Taken as a Tea it is a nervous system remedy for tension, anxiety, depression, sleeplessness. It is relaxing and lifts the spirit. It is beneficial for seasonal affective disorder (SAD) and Chronic Fatigue Syndrome. The tea is also soothing to digestion.

It is effective for nerve pain and trauma to the nervous system from injury or surgery. It helps to both ease nerve pain and speed recovery.

St John’s Wort is beneficial for emotional problems during menopause and PMS, as well as it helps to regulate menstrual cycles.

It also helps the thyroid gland to produce adequate hormones and thus can lessen hypothyroidism symptoms.

Its diuretic effect reduces fluid retention hastening elimination of toxins.         

It relieves incontinence in adults and children and has a tonic effect on the urinary system.

St. John’s wort helps to heal wounds such as burns, cuts, incisions, sores and ulcers, as well as sprains, hemorrhoids and varicose veins.

It has shown significant benefit for patients with multiple sclerosis (MS), when both ingested and applied topically, particularly in early stages.

It is a rich source of antioxidants an anti-inflammatory compounds which can ease pain of arthritis. gout, joint discomfort and muscle aches.

It relieves stiffness, and aches from fibromyalgia to overexertion.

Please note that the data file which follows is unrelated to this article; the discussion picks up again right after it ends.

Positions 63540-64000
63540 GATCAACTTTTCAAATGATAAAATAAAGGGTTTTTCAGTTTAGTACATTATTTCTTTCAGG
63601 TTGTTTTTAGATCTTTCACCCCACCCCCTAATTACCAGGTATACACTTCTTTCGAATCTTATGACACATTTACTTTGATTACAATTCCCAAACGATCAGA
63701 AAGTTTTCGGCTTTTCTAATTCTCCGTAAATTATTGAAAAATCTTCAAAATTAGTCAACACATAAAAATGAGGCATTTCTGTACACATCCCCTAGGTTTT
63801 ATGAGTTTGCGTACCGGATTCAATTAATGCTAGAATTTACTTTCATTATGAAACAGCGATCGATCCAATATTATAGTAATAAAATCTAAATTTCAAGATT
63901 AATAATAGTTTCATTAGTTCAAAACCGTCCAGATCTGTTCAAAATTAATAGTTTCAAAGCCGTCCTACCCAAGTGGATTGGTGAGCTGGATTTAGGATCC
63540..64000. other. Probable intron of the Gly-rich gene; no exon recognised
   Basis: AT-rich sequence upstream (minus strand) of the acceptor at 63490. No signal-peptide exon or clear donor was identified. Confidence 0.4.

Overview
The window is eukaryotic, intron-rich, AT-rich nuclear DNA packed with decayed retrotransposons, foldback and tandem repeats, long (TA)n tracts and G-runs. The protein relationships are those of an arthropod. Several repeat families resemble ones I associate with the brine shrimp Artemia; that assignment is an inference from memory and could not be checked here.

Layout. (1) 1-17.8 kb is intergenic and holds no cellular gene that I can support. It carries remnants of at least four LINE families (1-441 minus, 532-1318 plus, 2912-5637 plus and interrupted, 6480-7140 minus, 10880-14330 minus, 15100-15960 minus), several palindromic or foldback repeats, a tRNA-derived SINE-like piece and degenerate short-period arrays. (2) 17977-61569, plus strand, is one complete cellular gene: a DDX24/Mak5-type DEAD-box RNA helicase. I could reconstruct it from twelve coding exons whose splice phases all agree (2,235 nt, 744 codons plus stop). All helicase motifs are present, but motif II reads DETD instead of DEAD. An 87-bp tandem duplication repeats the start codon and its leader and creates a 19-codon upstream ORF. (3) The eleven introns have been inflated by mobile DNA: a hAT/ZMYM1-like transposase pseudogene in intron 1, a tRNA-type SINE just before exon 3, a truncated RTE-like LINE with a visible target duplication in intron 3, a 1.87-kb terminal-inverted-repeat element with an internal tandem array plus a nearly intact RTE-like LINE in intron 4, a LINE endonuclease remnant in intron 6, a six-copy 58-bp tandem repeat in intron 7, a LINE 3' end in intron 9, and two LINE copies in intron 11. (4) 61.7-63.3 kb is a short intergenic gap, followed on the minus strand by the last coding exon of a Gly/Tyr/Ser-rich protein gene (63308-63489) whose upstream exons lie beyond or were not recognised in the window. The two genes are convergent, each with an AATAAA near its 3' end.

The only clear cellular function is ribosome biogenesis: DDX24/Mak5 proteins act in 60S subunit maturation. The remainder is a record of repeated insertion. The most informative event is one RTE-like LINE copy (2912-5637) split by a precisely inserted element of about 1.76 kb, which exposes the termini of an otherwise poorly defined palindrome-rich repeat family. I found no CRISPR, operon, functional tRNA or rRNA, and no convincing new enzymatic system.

It can reduce inflammation of the cardiovascular system and reduces blood pressure.

It can also help to curb addictive tendencies.

Skin care

St. John’s Wort is healing and regenerative to the skin. It softens, tones and clarifies the complexion. It diminishes scars especially when used in combination with Helichrysum.  It brings balance and comfort to the skin. Thus it is a good, soothing ingredient for Rosacea and Acne facial toners, to mist throughout the day, when feeling irritated by heat, weather or stress. And it is beneficial for teenage and adult oily skin.

Homeopathic remedy:

It is referred to as the Arnica for the nervous system. It is used to treat trauma or injury to nerves.

Caution:

Photosensitivity may be experienced from the oil, but not the hydrosol.

It is reported that side effects may be experienced by 3% of people using St John’s Wort and are milder than complications caused by conventional medicines used for treating depression.

Possible side effects of Tea: It is considered to be not ‘ideal’ for pregnancy or breast feeding.

Drug interactions: Caution with antidepressant drugs. Cease use for two weeks prior to surgery, as could interfere with anesthesia.

St. John’s Wort may reduce the effectiveness of some medicines.

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Author, Eve Stahl, is a Health Consultant, Herbalist and Skin Care expert. She specializes in using nature's plants to enhance the health of people and to protect the health of our planet. To achieve this purpose she has created Garden of Eve Skin Care products for sensitive skin and all skin types. You can visit her company at: www.gardenofeve.com Prospective Affiliates visit: www.gardenofeveskincare.com/affiliate-application.